Western Australia has reached crisis point as an inadequately resourced Supreme Court causes confusion and uncertainty for lawyers and litigants._x000D_
WESTERN Australia has reached crisis point as an inadequately resourced Supreme Court causes confusion and uncertainty for lawyers and litigants.
The Chief Justice of Western Australia, Wayne Martin, says he and his predecessor have "sounded like a broken record" for 20 years as they have endeavored to draw the attention of the Government and the public to the inadequate facilities provided by the State's highest court.
Chief Justice Martin said he has repeated "interminably a plaintive cry to Government to provide the building we need to enable us to perform out important functions safely and efficiently".
"The unsuccessful pleas have become so familiar that I am sure many of you are thinking - 'ho hum, here he goes again'," the Chief Justice said.
But the situation is now desperate, he said, claiming the Government needs to provide the resources to undertake detailed planning for the building.
The Court operates on two sites in Perth, and on top of a recently opened District Court building, judges, lawyers and litigants are now operating from three different sites, which are blocks apart.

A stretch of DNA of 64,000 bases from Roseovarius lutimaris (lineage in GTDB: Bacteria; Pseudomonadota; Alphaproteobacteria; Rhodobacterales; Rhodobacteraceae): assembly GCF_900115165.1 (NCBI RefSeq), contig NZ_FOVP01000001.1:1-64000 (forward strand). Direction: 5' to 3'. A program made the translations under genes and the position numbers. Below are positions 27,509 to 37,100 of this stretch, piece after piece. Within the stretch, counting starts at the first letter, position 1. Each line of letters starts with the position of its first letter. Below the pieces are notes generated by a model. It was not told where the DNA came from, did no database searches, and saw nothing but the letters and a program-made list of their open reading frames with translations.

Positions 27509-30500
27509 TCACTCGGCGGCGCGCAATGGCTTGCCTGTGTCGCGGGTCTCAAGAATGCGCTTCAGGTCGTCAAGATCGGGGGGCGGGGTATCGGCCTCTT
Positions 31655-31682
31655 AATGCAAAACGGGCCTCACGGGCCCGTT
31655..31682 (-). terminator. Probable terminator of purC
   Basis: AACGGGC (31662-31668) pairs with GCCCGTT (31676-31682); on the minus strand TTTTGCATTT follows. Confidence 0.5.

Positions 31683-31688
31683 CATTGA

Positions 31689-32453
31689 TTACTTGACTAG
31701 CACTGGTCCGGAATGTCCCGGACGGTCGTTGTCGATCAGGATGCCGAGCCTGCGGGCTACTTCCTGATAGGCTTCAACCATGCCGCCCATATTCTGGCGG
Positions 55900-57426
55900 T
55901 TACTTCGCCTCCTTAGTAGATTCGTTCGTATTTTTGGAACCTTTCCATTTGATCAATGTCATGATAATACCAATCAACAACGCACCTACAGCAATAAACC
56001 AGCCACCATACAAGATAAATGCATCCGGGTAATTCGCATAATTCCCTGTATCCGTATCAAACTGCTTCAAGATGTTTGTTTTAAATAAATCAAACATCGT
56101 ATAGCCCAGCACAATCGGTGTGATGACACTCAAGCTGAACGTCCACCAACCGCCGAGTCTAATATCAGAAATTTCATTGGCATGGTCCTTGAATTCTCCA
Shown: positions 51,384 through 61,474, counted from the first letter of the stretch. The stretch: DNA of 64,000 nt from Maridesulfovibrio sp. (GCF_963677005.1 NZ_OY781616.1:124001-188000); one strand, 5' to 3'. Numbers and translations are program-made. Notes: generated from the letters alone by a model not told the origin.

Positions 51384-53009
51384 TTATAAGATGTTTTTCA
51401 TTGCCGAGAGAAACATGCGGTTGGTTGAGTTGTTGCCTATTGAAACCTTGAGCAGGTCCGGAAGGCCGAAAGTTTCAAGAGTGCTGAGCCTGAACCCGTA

"The public confusion and uncertainty which this generates, because litigants and lawyers cannot be certain where they will be required to go until the day of their hearing, and the inefficiencies and wasted costs that flow from operating across three sites are obvious," Chief Justice Martin said.
Meanwhile, the executive government in other states make massive contributions to their respective courts, he said.
In Brisbane, work is underway on a project costing about $600 million for the construction of a new site for the Supreme and District Courts. In Sydney, a refurbishment of the Supreme Court of New South Wales is underway. The cost is expected to reach tens of millions of dollars.
Despite the public money spent on preparing repeated submissions to Government for the provision of the facilities, non of the submissions have yet found approval, said the Chief Justice.
Shortly after his appointment to the Supreme Court, an evaluation of the Court found it would be cheaper for Government to provide a purpose-built facility for the Supreme Court than to continue the "current expensive and inefficient arrangements", Chief Justice Martin said.
"A logical person would ask why a proposal which was, over the longer term cheaper for the State and
vastly preferable for the court, was rejected.
"The answer to that question seems to be that the resolution of competing priorities for public resources is not always logical but may at times be political.
"Railway lines, roads, tunnels, theatres and sporting stadia seem to be more attractive to Government than providing the Supreme Court with the building that it obviously needs. No doubt that is due to an accurate perception that the other projects I have mentioned are more popular with the electorate than spending money on a court house," said the Chief Justice.